Rock guitar virtuoso Jeff Beck dazzles the crowd at celebrated London jazz club Ronnie Scott's with an extended set that includes hits such as "Beck's Bolero" and "'Cause We've Ended as Lovers." The former Yardbird proves he's still got the chops on other tunes including "Blast from the East," "Eternity's Breath," "People Get Ready" (with vocalist Joss Stone), "You Need Love" (with fellow Yardbird Eric Clapton) and more.
To those wondering whether to add this CD to their collection I recommend that you bear in mind Duke Ellington's words - "There are only two kinds of music: good music and bad music", because this CD belongs unquestionably to the first category. All instrumental, it contains a variety of styles - including ballad, reggae, funk, and rock - read the other reviews for the details. And finally, please don't ever pretend to have any inkling of what Jeff Beck is about, or what he is capable of, without being familiar with this particular album.
As with WHO ELSE, Jeff Beck's previous album, YOU HAD IT COMING finds the venerable axeman coaxing wildly imaginative squalls of noise over a rhythm section constructed from samples and tape loops, mostly with a techno beat (although the concluding "Suspension" is so laid back it's practically a ballad). There's a nod to his blues roots with a nicely fractured version of Muddy Waters' "Rollin' and Tumblin'," but most of the rest of the songs find him performing in a vaguely modal framework.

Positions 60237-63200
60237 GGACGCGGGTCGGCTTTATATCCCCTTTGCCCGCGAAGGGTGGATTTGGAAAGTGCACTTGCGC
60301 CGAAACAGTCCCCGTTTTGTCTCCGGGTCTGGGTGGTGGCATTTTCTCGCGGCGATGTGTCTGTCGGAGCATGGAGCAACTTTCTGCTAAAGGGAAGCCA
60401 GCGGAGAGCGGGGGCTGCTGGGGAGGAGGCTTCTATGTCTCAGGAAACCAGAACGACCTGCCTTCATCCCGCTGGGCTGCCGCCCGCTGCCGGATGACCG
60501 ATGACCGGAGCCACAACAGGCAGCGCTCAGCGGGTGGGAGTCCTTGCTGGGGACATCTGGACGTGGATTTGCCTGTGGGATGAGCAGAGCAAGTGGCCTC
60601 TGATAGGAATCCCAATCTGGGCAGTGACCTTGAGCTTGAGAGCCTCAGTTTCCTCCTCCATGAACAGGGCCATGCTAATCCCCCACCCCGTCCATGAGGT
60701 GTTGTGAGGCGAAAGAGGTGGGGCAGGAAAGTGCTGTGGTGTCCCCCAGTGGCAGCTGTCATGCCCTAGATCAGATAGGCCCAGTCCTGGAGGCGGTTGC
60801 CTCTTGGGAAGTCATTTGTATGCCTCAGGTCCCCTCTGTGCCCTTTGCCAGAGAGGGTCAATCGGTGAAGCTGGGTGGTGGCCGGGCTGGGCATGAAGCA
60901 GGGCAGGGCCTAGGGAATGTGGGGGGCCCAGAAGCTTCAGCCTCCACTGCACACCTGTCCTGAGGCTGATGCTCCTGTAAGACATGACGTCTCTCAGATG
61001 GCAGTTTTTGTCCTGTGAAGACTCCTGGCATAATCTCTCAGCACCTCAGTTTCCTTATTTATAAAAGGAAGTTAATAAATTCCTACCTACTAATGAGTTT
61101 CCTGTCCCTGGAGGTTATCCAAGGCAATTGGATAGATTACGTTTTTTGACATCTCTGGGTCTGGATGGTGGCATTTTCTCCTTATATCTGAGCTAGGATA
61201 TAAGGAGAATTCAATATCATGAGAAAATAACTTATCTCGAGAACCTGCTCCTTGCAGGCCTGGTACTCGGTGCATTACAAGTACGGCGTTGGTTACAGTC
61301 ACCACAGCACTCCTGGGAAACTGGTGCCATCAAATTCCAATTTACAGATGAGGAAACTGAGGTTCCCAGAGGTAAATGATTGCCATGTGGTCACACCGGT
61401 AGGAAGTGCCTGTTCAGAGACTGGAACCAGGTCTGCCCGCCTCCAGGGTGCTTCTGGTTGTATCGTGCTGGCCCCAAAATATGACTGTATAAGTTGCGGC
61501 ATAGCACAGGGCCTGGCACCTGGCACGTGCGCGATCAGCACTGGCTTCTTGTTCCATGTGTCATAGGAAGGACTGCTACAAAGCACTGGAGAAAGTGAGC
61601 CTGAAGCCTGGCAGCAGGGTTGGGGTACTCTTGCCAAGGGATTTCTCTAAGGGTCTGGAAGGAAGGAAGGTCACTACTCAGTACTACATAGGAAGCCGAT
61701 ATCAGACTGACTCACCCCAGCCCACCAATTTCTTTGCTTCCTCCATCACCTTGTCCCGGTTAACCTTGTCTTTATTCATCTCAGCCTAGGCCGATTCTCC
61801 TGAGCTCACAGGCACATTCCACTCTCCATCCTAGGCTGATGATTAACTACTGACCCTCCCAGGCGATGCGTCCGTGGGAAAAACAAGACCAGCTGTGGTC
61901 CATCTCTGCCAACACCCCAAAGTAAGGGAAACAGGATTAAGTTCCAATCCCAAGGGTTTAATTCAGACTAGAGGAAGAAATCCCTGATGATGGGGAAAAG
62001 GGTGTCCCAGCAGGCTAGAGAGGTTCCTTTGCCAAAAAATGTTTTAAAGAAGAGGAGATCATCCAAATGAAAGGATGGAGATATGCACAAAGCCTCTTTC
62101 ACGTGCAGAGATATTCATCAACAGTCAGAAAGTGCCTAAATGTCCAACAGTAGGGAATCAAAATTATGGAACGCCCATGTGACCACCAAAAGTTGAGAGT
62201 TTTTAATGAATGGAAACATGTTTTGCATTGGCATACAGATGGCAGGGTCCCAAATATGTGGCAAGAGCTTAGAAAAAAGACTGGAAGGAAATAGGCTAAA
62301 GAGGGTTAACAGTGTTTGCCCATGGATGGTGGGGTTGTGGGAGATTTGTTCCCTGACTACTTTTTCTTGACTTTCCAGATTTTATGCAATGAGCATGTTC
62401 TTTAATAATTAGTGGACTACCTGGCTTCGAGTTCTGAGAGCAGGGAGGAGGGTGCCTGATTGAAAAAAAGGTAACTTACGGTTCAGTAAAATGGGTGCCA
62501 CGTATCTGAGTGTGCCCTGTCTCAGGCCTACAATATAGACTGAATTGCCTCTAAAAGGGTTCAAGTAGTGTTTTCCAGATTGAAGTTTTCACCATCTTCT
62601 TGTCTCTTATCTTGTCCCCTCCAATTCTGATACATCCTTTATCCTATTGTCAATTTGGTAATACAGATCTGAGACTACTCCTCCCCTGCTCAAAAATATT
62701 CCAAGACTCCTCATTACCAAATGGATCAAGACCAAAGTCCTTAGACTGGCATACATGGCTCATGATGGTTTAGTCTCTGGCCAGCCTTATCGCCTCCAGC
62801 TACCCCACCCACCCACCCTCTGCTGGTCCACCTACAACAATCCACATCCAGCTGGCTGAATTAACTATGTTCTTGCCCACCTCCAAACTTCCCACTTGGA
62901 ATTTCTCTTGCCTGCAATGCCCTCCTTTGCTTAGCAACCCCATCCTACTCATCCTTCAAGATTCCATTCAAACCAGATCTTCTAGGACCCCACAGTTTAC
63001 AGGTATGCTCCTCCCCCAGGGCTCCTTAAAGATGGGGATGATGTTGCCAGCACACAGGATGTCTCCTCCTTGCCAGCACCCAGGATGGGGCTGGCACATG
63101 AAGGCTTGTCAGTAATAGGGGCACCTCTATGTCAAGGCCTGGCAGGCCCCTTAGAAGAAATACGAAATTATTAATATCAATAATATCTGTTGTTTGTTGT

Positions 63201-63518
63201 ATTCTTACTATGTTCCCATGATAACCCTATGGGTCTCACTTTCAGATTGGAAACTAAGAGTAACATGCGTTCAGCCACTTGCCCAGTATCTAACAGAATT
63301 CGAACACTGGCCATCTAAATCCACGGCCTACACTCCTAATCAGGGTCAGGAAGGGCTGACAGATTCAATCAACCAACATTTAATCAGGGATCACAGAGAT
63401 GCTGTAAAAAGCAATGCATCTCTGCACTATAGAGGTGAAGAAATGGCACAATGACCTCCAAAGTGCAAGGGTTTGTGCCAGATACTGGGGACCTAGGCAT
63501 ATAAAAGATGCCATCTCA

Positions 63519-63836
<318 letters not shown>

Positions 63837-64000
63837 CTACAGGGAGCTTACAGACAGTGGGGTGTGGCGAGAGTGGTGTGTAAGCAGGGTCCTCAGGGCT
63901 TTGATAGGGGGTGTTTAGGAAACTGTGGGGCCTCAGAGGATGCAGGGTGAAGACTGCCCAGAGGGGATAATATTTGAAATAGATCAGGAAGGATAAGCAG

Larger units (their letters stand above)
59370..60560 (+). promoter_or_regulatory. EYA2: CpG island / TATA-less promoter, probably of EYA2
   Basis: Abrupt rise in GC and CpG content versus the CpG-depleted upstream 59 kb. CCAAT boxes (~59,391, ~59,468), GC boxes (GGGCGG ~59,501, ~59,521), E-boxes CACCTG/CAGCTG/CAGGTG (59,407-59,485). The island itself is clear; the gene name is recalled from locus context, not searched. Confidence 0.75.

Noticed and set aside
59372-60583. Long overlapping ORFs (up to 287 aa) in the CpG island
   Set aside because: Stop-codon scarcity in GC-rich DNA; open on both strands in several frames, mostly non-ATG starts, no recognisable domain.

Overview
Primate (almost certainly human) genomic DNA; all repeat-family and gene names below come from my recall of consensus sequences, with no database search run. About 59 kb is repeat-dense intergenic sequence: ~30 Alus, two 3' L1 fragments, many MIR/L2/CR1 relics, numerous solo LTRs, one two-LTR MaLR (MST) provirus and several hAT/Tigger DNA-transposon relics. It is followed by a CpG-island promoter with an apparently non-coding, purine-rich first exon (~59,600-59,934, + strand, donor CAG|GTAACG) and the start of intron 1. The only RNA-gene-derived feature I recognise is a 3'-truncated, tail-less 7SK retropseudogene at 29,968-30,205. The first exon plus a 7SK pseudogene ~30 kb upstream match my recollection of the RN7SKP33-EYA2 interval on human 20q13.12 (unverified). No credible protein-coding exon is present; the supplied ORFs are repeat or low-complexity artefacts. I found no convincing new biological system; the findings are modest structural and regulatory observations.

Beck's dilemma has always been finding musicians capable of keeping up with him, largely because there really aren't any. He hasn't really solved that problem here, but it's nonetheless entertaining to hear him tread water.
"Dirty Mind" won the 2002 Grammy Award for Best Rock Instrumental Performance.
Any guitar player, any fusion fan, any lover of deep deep grooves, funk and kick ass, SINGABLE melodies, and insanely beautiful guitar playing needs this record.
If you're about to hear it for the first time, I envy you.
Nigel Kennedy might be known for Vivaldi’s Four Seasons but the violinist has his rock side and is no stranger to either Jimi Hendrix or The Doors. Earlier in the evening, Kennedy had performed Elgar’s Violin Concerto but for the later part of the show, for a moment there, one would have thought it was Pat Metheny and his Synclavier, for that was how Kennedy came across. Unlike the earlier classical portion, here Kennedy weaved between jazz, folk and rock. The highlight and surprise for the audience was when Kennedy brought Jeff Beck on stage. Allaboutjazz.com reported: “Nigel was particularly keen for me to do the Hills of Saturn solo,” said Beck, who played the track on his Fender Stratocaster electric guitar. John Fordham wrote in The Guardian: “As an improviser, Kennedy has an originality of spontaneous line and rhythmic attack that most classical players lack in this context, and several of the pieces worked up a fierce, guitar-mimicking, Hendrix-like momentum… A romantic ballad dedicated to 1960s folkie Donovan was sublime, and so was the darkly elegiac Hills of Saturn - the latter richly harmonised with Tomasz Grzegorski’s tenor sax and Adam Kowalewski’s bass. Surprise guest Jeff Beck conjured an astonishing panpipe-like sound from his guitar.”